Protein synthesis in bacteria involves about ten distinct translation factors that assure processivity and accuracy of translation. They form transient complexes with the ribosome and enable the steps of translation initiation, elongation, termination and recycling to proceed correctly. Four of these factors are ribosomal GTPases (Bourne et al., 1991): elongation factors Tu (EF-Tu) and G (EF-G), release factor 3 (RF3) and initiation factor 2 (IF2). In contrast to the other ribosomal GTPases, which exclusively bind to the 70S ribosome, IF2 primarily binds to the 30S subunit. During formation of the 30S initiation complex (30S IC), IF2 in its GTP-bound form stabilizes initiator fMet-tRNAfMet on the small ribosomal subunit by interacting with the tRNA CCA acceptor end (Guenneugues et al., 2000), which results in cooperative binding of the tRNA and IF2 on the 30S subunit (Simonetti et al., 2008). Interestingly, the fMet-tRNAfMet adopts an intermediary P/I (possibly high-energy) state which is stabilized by IF2–GTP (Simonetti et al., 2008); consistently, this active state of IF2 is promoted by both the GTP molecule and the fMet-tRNAfMet (Pavlov et al., 2011). IF2 is also responsible for the fast subunit association and 70S IC formation, an event that is directly coupled to the activation of the IF2 GTPase (Tomsic et al., 2000; Antoun et al., 2006; Grigoriadou et al., 2007; Marshall et al., 2009; Tsai et al., 2012). While the crystal structure of an archaeal homologue of IF2, a/eIF5B, is known (Roll-Mecak et al., 2000), it has significant differences in sequence and function; for example, it plays no role in binding fMet-tRNAfMet to the ribosome (Tomsic et al., 2000; Antoun et al., 2006; Grigoriadou et al., 2007; Tsai et al., 2012) and it primarily serves to favour ribosomal subunit joining (Pestova et al., 2000). Furthermore, in the a/eIF5B structures (free, with GDP or with GDPNP) some functionally important regions were not always visible. Here, we present the crystal structure of the eubacterial IF2 core as the individual apoprotein and in GTP-bound and GDP-bound forms. The structures provide details of the molecular mechanism of nucleotide binding and suggest that GTP hydrolysis is activated by conformational change of a conserved histidine residue.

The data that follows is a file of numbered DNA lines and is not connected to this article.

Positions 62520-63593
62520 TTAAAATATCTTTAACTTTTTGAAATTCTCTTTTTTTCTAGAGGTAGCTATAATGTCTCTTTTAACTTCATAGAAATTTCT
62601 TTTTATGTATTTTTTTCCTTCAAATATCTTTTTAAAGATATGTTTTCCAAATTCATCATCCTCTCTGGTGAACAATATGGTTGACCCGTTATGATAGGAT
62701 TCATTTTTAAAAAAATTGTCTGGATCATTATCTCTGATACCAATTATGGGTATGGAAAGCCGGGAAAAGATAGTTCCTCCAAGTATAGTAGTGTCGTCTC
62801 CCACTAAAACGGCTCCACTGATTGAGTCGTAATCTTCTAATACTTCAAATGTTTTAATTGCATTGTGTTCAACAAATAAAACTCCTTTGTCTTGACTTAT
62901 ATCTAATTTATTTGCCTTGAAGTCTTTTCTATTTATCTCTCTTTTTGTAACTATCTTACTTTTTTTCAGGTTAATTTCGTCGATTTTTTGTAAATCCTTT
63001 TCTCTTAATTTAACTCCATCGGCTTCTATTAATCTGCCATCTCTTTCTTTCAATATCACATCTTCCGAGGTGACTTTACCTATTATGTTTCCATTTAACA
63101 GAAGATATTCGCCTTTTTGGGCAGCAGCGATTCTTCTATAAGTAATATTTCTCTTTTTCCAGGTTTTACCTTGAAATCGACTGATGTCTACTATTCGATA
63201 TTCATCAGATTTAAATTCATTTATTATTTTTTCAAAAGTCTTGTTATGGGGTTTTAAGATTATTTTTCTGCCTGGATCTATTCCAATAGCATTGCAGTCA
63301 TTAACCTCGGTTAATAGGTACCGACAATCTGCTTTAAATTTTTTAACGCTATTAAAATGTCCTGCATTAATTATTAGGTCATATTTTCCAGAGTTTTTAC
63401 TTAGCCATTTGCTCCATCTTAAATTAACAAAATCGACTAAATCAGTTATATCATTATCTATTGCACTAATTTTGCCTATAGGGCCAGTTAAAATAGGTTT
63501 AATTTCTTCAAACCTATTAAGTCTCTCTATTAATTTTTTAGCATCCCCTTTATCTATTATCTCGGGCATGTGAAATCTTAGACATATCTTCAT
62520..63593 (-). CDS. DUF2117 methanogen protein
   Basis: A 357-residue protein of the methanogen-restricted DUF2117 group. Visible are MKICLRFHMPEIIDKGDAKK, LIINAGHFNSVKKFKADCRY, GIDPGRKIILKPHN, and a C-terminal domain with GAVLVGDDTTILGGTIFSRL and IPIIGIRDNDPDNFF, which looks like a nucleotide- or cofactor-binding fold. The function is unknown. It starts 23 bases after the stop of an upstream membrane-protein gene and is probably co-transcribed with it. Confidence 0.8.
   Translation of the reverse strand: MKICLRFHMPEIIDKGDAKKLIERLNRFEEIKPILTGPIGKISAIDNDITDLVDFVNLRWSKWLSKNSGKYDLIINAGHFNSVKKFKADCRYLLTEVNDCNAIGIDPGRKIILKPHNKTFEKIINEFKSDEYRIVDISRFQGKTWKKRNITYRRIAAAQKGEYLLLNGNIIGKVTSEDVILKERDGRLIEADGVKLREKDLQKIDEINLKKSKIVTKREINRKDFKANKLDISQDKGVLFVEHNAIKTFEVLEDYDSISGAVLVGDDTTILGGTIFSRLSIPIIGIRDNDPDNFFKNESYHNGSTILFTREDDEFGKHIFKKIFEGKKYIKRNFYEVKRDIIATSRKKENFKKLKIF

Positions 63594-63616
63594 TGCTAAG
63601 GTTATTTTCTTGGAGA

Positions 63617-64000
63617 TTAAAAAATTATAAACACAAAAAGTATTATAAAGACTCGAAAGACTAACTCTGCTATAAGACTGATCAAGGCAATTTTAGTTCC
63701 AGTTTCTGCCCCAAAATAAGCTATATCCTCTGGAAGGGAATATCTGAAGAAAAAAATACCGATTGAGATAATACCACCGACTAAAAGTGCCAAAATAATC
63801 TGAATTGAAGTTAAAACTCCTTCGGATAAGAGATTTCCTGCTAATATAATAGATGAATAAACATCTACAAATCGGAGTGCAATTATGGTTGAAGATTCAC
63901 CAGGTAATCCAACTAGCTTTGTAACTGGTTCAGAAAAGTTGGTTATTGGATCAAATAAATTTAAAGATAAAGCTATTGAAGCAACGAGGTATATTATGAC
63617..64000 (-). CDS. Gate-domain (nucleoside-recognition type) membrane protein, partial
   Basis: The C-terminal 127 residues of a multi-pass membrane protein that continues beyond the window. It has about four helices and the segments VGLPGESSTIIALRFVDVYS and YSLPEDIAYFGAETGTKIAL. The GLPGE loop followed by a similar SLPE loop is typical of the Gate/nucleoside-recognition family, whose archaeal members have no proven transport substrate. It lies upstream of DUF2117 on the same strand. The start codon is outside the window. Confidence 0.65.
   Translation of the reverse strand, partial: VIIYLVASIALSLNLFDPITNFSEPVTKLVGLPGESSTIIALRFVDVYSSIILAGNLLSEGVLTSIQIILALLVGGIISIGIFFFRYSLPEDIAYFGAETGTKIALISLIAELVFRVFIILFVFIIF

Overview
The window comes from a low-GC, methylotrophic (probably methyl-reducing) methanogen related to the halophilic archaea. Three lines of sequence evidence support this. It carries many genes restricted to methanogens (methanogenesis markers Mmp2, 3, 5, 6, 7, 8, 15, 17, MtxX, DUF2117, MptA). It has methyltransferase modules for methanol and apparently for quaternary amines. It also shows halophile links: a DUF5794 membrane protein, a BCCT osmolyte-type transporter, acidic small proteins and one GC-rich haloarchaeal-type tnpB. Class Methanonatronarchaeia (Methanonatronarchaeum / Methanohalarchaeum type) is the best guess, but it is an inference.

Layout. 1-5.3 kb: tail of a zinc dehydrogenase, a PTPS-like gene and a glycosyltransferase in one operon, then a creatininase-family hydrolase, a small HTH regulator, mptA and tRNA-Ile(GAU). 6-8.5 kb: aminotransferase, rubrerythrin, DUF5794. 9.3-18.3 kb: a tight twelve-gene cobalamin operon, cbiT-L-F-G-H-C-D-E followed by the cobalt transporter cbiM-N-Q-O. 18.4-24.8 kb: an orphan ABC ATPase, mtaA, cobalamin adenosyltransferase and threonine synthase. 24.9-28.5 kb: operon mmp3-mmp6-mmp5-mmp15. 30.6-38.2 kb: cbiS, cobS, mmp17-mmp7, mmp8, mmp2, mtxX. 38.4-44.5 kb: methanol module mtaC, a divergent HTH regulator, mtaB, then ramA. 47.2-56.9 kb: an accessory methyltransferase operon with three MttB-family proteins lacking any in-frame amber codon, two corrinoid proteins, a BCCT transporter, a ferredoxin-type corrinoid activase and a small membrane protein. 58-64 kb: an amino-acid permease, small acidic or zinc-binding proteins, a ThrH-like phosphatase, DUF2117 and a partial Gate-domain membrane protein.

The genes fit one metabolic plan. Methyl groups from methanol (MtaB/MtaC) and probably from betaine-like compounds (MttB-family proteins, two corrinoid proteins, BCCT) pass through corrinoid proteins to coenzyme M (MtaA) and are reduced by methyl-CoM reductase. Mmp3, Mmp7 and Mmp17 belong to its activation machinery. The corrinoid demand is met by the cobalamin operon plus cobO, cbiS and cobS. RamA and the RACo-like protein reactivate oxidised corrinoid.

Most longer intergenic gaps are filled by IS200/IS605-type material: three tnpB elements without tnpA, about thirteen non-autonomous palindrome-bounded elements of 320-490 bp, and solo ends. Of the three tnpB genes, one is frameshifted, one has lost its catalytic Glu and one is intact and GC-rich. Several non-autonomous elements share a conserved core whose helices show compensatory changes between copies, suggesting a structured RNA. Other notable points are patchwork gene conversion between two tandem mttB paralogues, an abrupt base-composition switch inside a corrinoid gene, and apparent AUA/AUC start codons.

The expression and purification of full-length Thermus thermophilus IF2 (residues 1–571) without an affinity tag were performed as described in Thompson & Dahlberg (2004) except that additional hydrophobic chromatography steps were performed on Phenyl Sepharose and BTP650 columns (Simonetti et al., 2008). The final buffer was 20 mM HEPES pH 7.5, 50 mM KCl, 20 mM MgCl2, 1 mM DTT. The integrity of IF2 was confirmed by gel electrophoresis followed by MALDI peptide mass fingerprinting analysis. The purified IF2 was characterized using dynamic light scattering (DynaPro DLS system) to evaluate the solution properties and the aggregation state of the protein. The DLS experiment was conducted at an IF2 concentration of 4 mg ml−1 (as also used in crystallization trials) and revealed a single peak with only 15% polydispersity, indicating an essentially monodisperse sample with no aggregation. Crystals of the 1–363 fragment (proteolytic cleavage site similar to that described by Szkaradkiewicz et al., 2000; see Supplementary Material1 for characterization) suitable for X-ray analysis were grown at 294 K via sitting-drop vapour diffusion by mixing 8 µl reservoir solution consisting of 20% PEG 3350 and 0.2 M ammonium nitrate as precipitants with the same volume of protein solution (in 20 mM HEPES pH 7.5, 50 mM KCl, 20 mM MgCl2, 1 mM DTT); the protein solution was supplemented with 2.5% glycerol beforehand, incubated for 30 min at 310 K and kept at 277 K overnight. Crystals grew within 1–3 weeks to dimensions of up to ∼130 × 130 × 260 µm (the crystals of the GTP complex were smaller). For phasing, selenomethionine-labelled protein was prepared using the methionine-auxotroph Escherichia coli strain B834 (DE3) grown in a medium in which methionine was substituted by selenomithionine (SeMet). The IF2 purification protocol was identical to that for native IF2. The molecular weight of SeMet IF2 as well as the degree of substitution by SeMet was determined by electrospray ionization mass spectrometry (ESI-MS+), confirming the presence of all 15 methionines in IF2. Single crystals were grown using the same crystallization condition as used for the native protein, with a protein concentration of 5 mg ml−1. Crystal soaking with nucleotides was performed by adding 5 mM of GDP directly to the crystallization drop or by a 30 s incubation with GTP-containing cryoprotectant buffer. The occupancy of the GTP refined to 0.68, indicating that the GTP may have hydrolyzed partially in solution (IF2 has very low GTPase activity in the absence of the ribosome; however, the fast crystal soaking and cooling allowed the unstable GTP, which tends to hydrolyze spontaneously in solution, to be trapped). Crystals were cryoprotected with reservoir solution supplemented with 15% glycerol and flash-cooled in liquid nitrogen. The crystals belonged to the orthorhombic space group P212121 with one molecule in the asymmetric unit (Table 1).